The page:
| Speaker: Barbara Catinella (MPA Garching)
The main obstacle to understand the formation and evolution of galaxies is our limited knowledge of the role played by gas. In particular we still lack measurements of the HI gas, which is the reservoir for future starformation, for large and unbiased samples for which ancillary data on stellar and star formation properties are also available. To this end we are carrying out the GALEX Arecibo SDSS Survey (GASS), an ambitious program to assemble the first unbiased inventory of atomic hydrogen in massive galaxies. Using the Arecibo radio telescope, we are acquiring HI spectra for ~1000 galaxies selected uniquely bystellar mass (>10^10 Msolar) and redshift (0.025<z<0.05), covered by both SDSS spectroscopic and GALEX imaging surveys. Our selected stellar mass range allows us to probe the interesting region where galaxies transition from blue and star-forming to red and passively evolving.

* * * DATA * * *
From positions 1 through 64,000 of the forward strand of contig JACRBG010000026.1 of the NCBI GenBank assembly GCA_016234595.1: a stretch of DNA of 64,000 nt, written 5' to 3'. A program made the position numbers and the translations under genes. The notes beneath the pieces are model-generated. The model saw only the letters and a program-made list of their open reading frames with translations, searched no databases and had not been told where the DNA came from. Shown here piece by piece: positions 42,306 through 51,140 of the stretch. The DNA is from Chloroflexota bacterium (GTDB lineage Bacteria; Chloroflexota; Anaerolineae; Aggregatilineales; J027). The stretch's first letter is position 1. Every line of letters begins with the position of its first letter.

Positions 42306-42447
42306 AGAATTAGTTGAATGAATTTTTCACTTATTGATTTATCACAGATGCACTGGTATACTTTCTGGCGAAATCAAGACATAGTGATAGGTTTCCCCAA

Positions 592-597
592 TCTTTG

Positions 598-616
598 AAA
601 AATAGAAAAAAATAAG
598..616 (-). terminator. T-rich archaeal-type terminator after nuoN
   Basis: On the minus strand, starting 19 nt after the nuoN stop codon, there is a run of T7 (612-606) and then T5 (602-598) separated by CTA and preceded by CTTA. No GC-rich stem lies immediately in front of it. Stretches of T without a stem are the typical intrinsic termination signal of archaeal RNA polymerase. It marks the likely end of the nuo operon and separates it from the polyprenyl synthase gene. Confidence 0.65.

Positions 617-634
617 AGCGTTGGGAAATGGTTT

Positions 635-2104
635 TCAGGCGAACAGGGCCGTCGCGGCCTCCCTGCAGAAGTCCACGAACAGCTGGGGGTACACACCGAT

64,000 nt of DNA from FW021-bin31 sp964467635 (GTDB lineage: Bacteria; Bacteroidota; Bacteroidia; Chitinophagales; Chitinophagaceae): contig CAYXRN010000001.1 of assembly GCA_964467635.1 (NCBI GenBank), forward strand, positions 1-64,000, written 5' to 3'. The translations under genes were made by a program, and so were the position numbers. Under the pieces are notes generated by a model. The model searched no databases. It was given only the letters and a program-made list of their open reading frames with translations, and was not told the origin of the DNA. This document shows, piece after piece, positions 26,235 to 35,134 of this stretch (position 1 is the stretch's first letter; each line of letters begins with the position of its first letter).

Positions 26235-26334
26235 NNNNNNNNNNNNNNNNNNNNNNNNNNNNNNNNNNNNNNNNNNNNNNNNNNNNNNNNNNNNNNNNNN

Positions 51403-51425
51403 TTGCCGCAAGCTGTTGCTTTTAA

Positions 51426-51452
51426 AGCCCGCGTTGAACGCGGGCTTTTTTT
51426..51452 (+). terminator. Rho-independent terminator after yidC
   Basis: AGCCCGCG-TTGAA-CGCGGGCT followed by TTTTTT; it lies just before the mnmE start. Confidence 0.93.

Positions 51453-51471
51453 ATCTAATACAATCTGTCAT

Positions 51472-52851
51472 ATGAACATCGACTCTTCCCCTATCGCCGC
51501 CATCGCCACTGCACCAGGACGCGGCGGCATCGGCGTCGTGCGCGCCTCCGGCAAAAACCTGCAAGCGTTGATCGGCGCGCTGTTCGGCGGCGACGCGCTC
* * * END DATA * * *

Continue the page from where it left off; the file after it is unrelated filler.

In this talk I will discuss how the gas content of massive systems depends on their structural and star formation properties, and will show how gas fraction scaling relations can be used to identify objects that might be transitioning between blue, star-forming cloud and red sequence. In particular, objects with HI excess are good candidates for systems that might have recently accreted gas from the surrounding medium. I will also illustrate a relation between baryonic mass and velocity for massive systems that does not involve morphological pruning, and thus is more suited to comparison with theoretical models. Lastly, I will discuss the relevance of HI scaling relations for the future surveys that will be carried out with the SKA precursors. As an example, I will compare the properties of GASS galaxies with those of a unique sample of very HI-rich disks at redshift z~0.2 detected with Arecibo.